I have always been at a loss to understand why the phrase “old wine in new bottles” is pejorative. After all, if you think about it, you really do want your wine to be old and your bottles new. While on the subject, it is apropos that I bring up the EPFR Regional Strategy, our oldest running quantitative strategy.
This strategy uses flows into actively managed mutual and exchange-traded funds to predict global equity market movements. Apart from the US, UK and Japan, it invests in Latin America, Europe ex-UK, Asia ex-Japan and Pacific ex-Japan.
This article reveals how the four-week flow, scaled by beginning-of-period assets, can predict which of these regions will outperform. The Regional Strategy first ranks the seven regions into five buckets (the second and fourth buckets have two regions each) and then goes long and short the regions in the highest-flow and lowest-flow buckets, respectively. As will be shown in the article, this strategy has, historically, proven quite profitable.
EPFR tracks flows, beginning-of-period and end-of-period assets, and fund return for individual mutual and exchange-traded funds on a daily, weekly and monthly basis.
Daily and weekly coverage, by assets under management, was $33 trillion as of March 2, 2022, whereas monthly coverage for February stood at $52 trillion. Daily and weekly data is released the following day around 5 pm EST, while monthly data has a T+16 lag. The Regional Strategy uses daily/weekly data due to their timeliness.
EPFR classifies funds by several characteristics. For the operation of the Regional Strategy, only some of these characteristics matter. One is where a fund focuses its investments, geographically. EPFR refers to this as a fund’s geo-focus. Another is whether a fund is actively managed or follows an index. A third is the type of fund, whether equity, bond, balanced, money-market or alternative.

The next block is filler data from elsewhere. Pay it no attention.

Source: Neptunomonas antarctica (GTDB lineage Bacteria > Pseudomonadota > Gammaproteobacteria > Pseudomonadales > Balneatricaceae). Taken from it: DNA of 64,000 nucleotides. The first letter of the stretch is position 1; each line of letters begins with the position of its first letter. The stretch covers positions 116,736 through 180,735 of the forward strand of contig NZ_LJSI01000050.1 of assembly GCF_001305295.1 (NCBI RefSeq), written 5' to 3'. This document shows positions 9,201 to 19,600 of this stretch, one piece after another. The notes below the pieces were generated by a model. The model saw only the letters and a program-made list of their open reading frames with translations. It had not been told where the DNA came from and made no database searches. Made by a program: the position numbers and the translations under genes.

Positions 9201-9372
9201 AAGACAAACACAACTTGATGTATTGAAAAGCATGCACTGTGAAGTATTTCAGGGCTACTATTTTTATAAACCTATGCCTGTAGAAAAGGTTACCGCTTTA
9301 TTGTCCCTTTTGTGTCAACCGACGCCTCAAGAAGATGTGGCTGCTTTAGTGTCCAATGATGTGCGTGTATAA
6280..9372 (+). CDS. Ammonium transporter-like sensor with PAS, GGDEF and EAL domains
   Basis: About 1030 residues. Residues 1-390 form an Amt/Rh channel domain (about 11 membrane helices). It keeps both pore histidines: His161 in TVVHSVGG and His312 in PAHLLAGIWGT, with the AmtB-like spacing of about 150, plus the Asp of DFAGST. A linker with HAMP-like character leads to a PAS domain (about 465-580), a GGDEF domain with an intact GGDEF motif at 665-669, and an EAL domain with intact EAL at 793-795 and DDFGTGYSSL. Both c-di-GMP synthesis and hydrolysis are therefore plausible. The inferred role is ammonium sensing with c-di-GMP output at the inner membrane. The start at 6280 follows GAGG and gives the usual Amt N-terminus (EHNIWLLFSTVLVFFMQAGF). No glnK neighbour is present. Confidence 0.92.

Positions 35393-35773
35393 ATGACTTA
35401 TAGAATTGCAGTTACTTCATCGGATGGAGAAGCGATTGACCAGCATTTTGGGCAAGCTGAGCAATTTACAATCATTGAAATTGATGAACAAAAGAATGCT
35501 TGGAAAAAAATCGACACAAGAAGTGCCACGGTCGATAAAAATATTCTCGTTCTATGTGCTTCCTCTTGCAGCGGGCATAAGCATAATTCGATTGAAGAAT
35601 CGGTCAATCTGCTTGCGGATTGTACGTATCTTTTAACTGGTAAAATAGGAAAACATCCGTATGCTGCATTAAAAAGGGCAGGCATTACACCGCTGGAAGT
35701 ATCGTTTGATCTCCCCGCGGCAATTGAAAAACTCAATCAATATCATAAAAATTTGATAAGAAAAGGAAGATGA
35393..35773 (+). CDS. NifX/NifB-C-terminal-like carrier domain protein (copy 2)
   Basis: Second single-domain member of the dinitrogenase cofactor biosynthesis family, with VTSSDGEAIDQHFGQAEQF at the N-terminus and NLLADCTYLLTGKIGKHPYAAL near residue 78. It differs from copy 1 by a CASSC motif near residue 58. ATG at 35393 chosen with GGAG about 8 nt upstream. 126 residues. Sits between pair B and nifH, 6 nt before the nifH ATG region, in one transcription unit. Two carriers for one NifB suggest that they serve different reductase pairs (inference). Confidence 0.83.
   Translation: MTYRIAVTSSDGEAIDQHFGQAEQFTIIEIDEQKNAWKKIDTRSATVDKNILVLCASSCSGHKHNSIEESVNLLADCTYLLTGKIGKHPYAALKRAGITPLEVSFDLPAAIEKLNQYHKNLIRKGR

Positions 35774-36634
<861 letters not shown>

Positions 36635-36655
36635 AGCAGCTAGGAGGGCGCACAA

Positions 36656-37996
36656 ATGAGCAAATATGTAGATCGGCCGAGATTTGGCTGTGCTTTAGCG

The Regional Strategy uses data on actively managed equity funds only. Further, these funds must belong to the following geo-foci, namely US, UK, Japan, Latin America, Europe ex-UK, Asia ex-Japan and Pacific funds. This last category consists of funds devoted to developed Pacific countries other than Japan (e.g. Australia, New Zealand, Singapore, etc.) clubbed together with Pacific Regional funds.
The rest of this article will look at flows and starting assets of active equity funds aggregated up within each of these seven regions.
The Regional Strategy uses flows and beginning-of-period assets of active equity funds aggregated up to the regional level. Chart 1 shows aggregate flows into and starting assets of funds in each region for the week ending Nov. 17, 2021.
Chart 1 highlights that the U.S. is on a different scale than any of the other regions. For this reason, we normalize flows by expressing them as a percentage of starting assets.
Finally, for each region, to smooth out the signal, these percentage flows are compounded together with those for the prior three weeks to yield four-week percentage flow.
As you can see in Chart 3, the model expects Latin America to outperform the United Kingdom.
Here is the basic methodology for the strategy. At the end of each week, compute four-week flow — for each region — as outlined above. Rank the seven regions into five buckets on the indicator so that quintile one has the region with the highest flow, as a percentage of assets, and quintile five the lowest. Quintiles two and four will end up having two regions. Simply go long the region in quintile one and short that in quintile five. Hold the position for a week. Wash, rinse and repeat.
Weekly flow data will be available Thursdays, just after market close. Accordingly, you will need to trade the strategy sometime on Friday.
The strategy was operated in the manner outlined above every week from June 8, 2007, through Dec. 18, 2020.
Each of the regions traded corresponds to an MSCI index and the index returns (total, net dividend) were used as a proxy for each region’s performance.
Table 2 shows annualized returns to each of the buckets, in excess of that of an equal-weight portfolio of each of the seven regions. The panel “Q1 ex Q5” shows the return and Sharpe of the high-flow bucket over the low-flow bucket.
As you can see from the table, the Regional Strategy has been quite profitable over time.
As detailed in this article, our Regional Strategy proves to be an EPFR strategy that is “old wine in a new bottle”. We have discovered a new, valuable approach to one of EPFR’s oldest strategies. The methodology outlined here provides a profitable ability to predict global equity market movements and foresee which regions will outperform. EPFR Fund Flows Data and the application of our Regional Strategy utilizing actively managed funds allows you to gain a competitive edge in the market.
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